But prosecutors say that if Microsoft controls the datacenter, anything is fair game for the federal government.
In the latest twist, Microsoft has agreed with the federal government to be held in contempt of court for failing to comply with the judge's wishes. At this stage, the company will not face any repercussions — though, the Obama administration said in a letter filed with a New York court that Microsoft could face penalties in the future.
The contempt of court ruling, however, isn't necessarily a bad thing. A stay was awarded to Microsoft, allowing it to appeal the case, but that was overturned some two weeks ago. By reaching the agreement, it "triggers" Microsoft's bid to appeal the decision formally through the higher courts, sources familiar with the proceedings said.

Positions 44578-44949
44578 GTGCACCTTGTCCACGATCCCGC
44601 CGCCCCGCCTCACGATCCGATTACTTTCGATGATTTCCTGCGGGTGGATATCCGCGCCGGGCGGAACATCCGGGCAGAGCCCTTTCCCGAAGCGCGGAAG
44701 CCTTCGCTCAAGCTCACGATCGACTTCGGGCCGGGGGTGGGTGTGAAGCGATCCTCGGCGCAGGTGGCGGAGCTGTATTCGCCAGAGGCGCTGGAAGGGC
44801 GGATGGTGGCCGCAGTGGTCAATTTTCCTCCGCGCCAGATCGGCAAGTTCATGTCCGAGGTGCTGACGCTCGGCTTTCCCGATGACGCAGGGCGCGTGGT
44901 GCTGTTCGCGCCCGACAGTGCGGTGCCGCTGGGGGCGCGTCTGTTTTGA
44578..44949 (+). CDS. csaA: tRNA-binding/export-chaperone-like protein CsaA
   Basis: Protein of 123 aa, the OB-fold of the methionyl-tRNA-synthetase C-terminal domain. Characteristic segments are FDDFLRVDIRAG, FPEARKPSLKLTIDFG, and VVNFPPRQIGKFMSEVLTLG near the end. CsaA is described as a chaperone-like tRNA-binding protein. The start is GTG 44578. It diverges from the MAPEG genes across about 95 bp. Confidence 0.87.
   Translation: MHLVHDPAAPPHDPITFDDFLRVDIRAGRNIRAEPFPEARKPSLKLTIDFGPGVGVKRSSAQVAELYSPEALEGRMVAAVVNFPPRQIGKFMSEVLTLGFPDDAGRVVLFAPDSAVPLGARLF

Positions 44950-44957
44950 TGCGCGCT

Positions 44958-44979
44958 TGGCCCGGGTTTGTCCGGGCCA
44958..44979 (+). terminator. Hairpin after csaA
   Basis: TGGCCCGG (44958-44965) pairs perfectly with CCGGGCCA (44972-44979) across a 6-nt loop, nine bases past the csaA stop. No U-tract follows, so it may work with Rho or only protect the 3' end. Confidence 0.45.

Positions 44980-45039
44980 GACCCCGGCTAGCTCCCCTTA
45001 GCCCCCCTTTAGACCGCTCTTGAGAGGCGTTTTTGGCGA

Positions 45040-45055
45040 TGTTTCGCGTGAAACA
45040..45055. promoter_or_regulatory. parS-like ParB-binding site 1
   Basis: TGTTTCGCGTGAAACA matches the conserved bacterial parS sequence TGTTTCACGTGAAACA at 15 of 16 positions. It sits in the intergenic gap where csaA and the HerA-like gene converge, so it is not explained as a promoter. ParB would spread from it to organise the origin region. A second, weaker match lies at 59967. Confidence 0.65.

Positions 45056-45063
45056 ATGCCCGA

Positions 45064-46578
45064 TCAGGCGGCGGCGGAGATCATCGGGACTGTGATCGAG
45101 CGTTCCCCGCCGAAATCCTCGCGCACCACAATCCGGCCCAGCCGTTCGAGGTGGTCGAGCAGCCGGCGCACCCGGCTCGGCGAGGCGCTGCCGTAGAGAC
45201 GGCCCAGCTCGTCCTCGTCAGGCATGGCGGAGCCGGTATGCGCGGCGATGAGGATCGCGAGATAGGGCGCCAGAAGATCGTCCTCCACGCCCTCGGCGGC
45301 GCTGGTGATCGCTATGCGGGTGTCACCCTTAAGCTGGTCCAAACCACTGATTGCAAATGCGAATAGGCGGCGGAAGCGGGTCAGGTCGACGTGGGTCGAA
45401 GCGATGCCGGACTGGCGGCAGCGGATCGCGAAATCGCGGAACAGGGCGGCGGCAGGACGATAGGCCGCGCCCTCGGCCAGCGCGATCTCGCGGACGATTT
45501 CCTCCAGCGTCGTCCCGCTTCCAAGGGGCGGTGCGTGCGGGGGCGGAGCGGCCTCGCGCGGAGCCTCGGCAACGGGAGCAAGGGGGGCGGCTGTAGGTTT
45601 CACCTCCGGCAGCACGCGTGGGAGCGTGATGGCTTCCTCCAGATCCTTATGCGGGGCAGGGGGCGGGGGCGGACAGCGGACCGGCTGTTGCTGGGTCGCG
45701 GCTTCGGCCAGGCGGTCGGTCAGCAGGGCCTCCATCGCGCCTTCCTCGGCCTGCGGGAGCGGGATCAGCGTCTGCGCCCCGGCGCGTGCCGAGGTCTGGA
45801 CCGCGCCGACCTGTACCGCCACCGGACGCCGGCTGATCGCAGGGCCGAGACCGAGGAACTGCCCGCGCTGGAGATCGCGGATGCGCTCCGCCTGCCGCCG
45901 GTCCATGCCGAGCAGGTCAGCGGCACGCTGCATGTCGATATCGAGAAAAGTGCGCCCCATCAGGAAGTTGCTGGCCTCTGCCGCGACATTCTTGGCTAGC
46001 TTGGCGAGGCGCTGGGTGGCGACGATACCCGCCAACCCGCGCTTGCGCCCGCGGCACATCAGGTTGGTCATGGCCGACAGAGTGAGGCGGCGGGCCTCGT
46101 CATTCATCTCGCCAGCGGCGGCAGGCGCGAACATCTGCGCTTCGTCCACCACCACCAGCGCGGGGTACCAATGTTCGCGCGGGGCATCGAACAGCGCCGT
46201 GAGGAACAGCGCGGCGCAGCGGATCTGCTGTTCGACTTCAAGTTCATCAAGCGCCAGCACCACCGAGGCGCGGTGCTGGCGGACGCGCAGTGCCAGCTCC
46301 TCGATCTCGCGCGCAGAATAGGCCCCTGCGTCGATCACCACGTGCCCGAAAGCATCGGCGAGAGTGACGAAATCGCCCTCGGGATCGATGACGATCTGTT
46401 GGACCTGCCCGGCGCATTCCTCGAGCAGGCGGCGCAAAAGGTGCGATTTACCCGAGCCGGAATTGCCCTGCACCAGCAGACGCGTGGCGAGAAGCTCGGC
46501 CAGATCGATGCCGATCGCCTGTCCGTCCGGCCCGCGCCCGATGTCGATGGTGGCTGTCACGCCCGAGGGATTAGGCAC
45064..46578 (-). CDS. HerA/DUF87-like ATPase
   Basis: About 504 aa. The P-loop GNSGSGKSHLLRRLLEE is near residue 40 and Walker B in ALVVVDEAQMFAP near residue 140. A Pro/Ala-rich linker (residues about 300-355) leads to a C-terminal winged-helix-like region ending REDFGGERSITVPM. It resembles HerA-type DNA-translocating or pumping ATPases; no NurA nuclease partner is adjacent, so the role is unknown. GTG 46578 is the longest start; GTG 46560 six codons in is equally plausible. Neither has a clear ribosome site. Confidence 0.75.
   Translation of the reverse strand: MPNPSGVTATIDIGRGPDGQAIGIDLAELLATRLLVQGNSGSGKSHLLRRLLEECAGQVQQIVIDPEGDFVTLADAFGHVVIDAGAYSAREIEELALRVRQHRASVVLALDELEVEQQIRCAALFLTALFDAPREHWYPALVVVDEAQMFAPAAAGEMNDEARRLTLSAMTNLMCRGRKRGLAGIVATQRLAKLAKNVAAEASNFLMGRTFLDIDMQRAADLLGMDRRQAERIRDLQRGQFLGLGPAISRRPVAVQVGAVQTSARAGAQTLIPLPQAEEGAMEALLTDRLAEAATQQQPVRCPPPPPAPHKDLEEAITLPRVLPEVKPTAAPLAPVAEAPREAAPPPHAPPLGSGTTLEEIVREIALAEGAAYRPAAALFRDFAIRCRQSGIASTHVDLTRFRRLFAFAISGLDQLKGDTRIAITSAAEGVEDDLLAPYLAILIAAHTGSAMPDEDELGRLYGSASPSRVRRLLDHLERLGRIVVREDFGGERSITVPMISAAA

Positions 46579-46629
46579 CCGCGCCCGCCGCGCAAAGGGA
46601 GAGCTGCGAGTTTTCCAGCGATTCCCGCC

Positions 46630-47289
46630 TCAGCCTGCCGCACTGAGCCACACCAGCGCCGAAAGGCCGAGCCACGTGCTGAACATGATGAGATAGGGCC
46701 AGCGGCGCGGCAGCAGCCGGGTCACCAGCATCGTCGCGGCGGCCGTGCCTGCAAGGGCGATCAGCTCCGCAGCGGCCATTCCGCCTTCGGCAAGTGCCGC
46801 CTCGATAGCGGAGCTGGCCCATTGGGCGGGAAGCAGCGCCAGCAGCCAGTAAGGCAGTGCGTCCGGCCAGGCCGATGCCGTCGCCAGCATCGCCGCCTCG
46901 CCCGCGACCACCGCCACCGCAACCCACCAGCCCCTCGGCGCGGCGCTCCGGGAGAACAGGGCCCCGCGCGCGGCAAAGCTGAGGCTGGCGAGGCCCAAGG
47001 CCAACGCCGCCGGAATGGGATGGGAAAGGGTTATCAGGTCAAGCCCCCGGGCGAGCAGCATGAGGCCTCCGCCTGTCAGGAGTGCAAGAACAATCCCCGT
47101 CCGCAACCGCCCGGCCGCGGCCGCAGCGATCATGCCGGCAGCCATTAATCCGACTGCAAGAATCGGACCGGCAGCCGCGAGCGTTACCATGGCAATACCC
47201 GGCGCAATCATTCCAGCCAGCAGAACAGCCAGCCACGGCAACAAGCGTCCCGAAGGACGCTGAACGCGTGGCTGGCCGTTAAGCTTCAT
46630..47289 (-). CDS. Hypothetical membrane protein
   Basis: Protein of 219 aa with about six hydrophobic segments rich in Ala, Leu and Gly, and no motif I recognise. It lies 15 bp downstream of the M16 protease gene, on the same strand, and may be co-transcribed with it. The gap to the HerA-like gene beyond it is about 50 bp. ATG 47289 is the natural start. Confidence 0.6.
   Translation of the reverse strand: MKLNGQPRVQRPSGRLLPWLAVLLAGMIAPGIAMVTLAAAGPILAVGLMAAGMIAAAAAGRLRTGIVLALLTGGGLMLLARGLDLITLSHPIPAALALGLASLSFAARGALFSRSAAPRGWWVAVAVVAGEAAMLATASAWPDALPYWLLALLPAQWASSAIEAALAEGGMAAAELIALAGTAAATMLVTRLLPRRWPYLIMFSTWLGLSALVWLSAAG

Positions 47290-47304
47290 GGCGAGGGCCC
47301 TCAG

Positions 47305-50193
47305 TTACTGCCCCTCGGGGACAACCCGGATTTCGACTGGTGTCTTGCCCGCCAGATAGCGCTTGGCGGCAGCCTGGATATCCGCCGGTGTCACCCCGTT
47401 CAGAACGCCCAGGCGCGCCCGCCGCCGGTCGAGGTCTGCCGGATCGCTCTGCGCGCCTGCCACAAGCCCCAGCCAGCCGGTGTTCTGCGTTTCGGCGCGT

Why did the U.S. government, which wants the overseas data in the first place, allow Microsoft to refuse to comply? It's anybody's guess.
In a brief comment on Microsoft's own Digital Constitution pages, a site set up to detail the overseas data case, the software giant noted that the company would not face prosecution at this stage.
The case is particularly worrying for foreign users of Microsoft's services — as well as other U.S.-based technology giants.
Realizing the effect on U.S. businesses, other major US technology and telecommunications giants offered a hand in the case. Verizon submitted an amicus brief in Microsoft's support, concerned that its overseas data could also be at risk. Apple, AT&T, and Cisco also threw their weight behind Microsoft.
Pending an appeal of the case, sources at the company say it won't budge unless it has to.
But there's only so far the company can go. If it comes to a handing over the data after exhausting its entire judicial path, and therefore avoiding corporate or executive prosecution, then it will.